4. Place the ball in a dish and serve with crackers and veggies.

Makes one extra-large ball or two medium balls.

Photo of Frankies in Blankies
Meredith Lee

Frankies in blankies

Invented by the British, pigs in blankets were popularized by cookbook author Delia Smith in the ’90s and have been a ubiquitous party snack ever since. Coined by Karin, “frankies in blankies” keep the catchy name but spare the namesake in favor of plant-based frankfurters or sausages.


  • 8 oz. tube vegan crescent rolls (Pillsbury and most standard store brands are vegan)
  • 1 package vegan hot dogs, frankfurters or sausages, each cut in half
  • Coarse salt (optional)


  1. Preheat oven to 375˚ F.
  2. On a nonstick mat or lightly floured surface, unroll crescent sheets and tear along the perforation. Slice each in half lengthwise for two smaller triangles. Place one half hot dog on the wider side of the triangle and roll up.
  3. Transfer to a baking sheet and sprinkle with a small amount of coarse salt. Bake until golden brown, about 10 minutes.

Seven-layer dip

Karin says this classic dip would’ve fit in perfectly at the Kreutzers’ card table, where “for as long as I can remember,” Carolynne held monthly games of Hearts with Karin on her lap and an abundance of “snacky things” in bowls. Other classic dips are easily veganized in the same way: Just swap out sour cream and mayonnaise for their animal-friendly counterparts.

Stock photo of avacados


  • 16 oz. can refried beans (with no lard)
  • 16 oz. vegan sour cream
  • 1 package taco seasoning
  • 1 cup each guacamole, chopped tomatoes and shredded lettuce/spinach
  • ½ cup each chopped onions and olives
  • Tortilla chips 


  1. Spread refried beans on the bottom of a shallow glass dish.
  2. Mix the taco seasoning with the sour cream and spread over the beans.
  3. Layer guacamole, tomatoes, lettuce, olives and onions on top.
  4. Serve with tortilla chips.

Buffalo chicken sliders

At sports parties, these colorful buffalo “chicken” sliders are convenient to eat with one hand while holding a beer or gesticulating at the field with the other. Chicken is an easy meat to replicate with plants, and we’re betting (no pun intended) that game spectators won’t notice the difference.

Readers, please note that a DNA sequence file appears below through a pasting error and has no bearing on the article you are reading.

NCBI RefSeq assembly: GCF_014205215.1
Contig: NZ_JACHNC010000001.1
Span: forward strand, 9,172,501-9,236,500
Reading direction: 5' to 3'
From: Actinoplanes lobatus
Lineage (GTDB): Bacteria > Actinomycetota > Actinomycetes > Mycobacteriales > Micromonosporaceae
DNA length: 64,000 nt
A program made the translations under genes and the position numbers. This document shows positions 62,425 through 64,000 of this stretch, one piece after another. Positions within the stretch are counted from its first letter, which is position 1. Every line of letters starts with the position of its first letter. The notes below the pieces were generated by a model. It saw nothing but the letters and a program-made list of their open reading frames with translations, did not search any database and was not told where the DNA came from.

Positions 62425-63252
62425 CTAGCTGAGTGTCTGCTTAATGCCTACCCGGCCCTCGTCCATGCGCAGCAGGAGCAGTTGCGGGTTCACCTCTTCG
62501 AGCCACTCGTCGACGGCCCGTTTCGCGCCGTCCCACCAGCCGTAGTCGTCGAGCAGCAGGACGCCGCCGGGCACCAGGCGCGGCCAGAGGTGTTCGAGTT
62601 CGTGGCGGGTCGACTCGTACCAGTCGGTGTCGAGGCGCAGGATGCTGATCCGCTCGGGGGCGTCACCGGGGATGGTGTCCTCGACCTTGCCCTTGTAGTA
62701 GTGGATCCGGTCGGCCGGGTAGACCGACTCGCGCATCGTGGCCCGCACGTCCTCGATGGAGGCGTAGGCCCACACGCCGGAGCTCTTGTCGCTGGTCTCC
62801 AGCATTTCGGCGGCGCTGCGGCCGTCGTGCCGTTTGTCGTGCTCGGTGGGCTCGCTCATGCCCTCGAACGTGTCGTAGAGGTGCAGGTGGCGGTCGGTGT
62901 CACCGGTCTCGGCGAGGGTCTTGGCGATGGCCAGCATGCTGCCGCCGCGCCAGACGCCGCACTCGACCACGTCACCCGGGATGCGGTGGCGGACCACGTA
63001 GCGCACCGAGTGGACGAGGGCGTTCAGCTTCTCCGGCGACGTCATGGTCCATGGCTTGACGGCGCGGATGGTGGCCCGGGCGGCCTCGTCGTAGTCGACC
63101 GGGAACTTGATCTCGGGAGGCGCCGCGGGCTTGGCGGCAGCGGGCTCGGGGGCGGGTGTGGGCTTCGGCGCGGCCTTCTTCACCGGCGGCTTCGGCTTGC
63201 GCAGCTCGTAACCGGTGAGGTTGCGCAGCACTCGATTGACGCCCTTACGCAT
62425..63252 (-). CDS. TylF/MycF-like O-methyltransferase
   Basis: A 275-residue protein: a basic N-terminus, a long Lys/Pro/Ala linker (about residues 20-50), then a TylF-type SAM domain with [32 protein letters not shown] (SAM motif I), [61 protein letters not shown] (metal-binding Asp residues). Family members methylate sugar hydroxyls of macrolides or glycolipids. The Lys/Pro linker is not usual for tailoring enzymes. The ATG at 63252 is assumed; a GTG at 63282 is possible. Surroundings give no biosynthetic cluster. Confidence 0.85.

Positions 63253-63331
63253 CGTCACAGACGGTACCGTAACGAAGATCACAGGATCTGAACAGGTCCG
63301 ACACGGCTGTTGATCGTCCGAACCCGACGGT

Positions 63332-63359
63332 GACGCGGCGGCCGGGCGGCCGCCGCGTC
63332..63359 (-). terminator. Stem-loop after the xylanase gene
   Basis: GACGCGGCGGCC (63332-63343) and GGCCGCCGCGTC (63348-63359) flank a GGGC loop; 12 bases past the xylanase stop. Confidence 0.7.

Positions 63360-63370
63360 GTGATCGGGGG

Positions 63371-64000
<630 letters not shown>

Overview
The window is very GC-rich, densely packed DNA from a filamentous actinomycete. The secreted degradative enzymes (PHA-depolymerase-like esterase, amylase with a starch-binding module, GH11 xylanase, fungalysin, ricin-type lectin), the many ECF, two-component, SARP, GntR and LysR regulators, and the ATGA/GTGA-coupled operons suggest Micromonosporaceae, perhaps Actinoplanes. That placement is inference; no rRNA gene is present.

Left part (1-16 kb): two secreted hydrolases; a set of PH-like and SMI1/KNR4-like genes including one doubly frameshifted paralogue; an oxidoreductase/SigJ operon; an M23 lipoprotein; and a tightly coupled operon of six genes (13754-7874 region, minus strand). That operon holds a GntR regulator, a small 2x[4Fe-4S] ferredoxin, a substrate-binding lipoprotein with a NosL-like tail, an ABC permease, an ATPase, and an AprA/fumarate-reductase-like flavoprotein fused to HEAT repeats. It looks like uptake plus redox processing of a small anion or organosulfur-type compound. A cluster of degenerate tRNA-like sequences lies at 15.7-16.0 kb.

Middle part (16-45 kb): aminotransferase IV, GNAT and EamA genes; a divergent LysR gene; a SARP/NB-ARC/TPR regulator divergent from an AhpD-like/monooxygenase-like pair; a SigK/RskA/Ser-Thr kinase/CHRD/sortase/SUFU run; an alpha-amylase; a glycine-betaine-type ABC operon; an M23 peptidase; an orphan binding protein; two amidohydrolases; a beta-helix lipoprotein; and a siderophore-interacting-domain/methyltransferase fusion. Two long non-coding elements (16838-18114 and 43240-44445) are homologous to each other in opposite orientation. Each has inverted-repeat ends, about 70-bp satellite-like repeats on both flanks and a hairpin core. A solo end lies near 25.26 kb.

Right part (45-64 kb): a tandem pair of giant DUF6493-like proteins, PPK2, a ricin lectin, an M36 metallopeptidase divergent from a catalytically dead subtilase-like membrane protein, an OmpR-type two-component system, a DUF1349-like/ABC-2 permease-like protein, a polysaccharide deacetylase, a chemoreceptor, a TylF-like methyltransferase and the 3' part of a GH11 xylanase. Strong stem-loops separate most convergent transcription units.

Vegan buffalo chicken sliders
Meredith Lee


  • 3 cups shredded Gardein Ultimate Chick’n Filets or any plant-based chicken
  • ½ cup Buffalo sauce
  • 12 brioche slider buns or dinner rolls
  • 8 oz. shredded vegan mozzarella
  • 1 bottle vegan ranch dressing
  • 2 tablespoons unsalted vegan butter
  • 2 cloves garlic, minced
  • 1 tablespoon chopped flat-leaf parsley
  • Prepared coleslaw 


  1. Preheat oven to 350˚ F. In a small bowl, combine the chicken and Buffalo sauce.
  2. Place the bottom buns in a 9 by 13" baking dish. Layer on the ranch, cheese and chicken and cover with bun tops.
  3. Melt butter with garlic and parsley and brush on buns. Bake for 10-12 minutes.
  4. Carefully remove the bun tops. Add coleslaw before replacing the tops.
  5. Serve warm.

Mini pizzas

The Kreutzers were the only family at the campground eating pizza from the grill instead of burgers—but for Karin, mini pizzas are a fond childhood memory and still in the family’s meal rotation today. Easily customizable, kids will enjoy making their own at sleepovers and parties—or even while camping.

Vegan mini pizzas
Meredith Lee


  • One package English muffins, flatbread or pita bread
  • Sauce of choice (Experiment with tomato sauce, pesto or barbecue sauce, or try Thai peanut or cashew alfredo sauce!)
  • 8 oz. shredded vegan mozzarella or Miyoko’s liquid mozzarella (recommended)
  • Toppings of choice (Try plant-based pepperoni or sausage and veggies such as sun-dried tomatoes, mushrooms, olives, pepper, basil or anything you enjoy!)


  1. Preheat oven to 350˚ F.
  2. Place flatbread, pita or English muffins face up on a baking sheet.
  3. Spoon about 3-4 tablespoons sauce on each pizza. Sprinkle or pour on cheese and add toppings of your choice.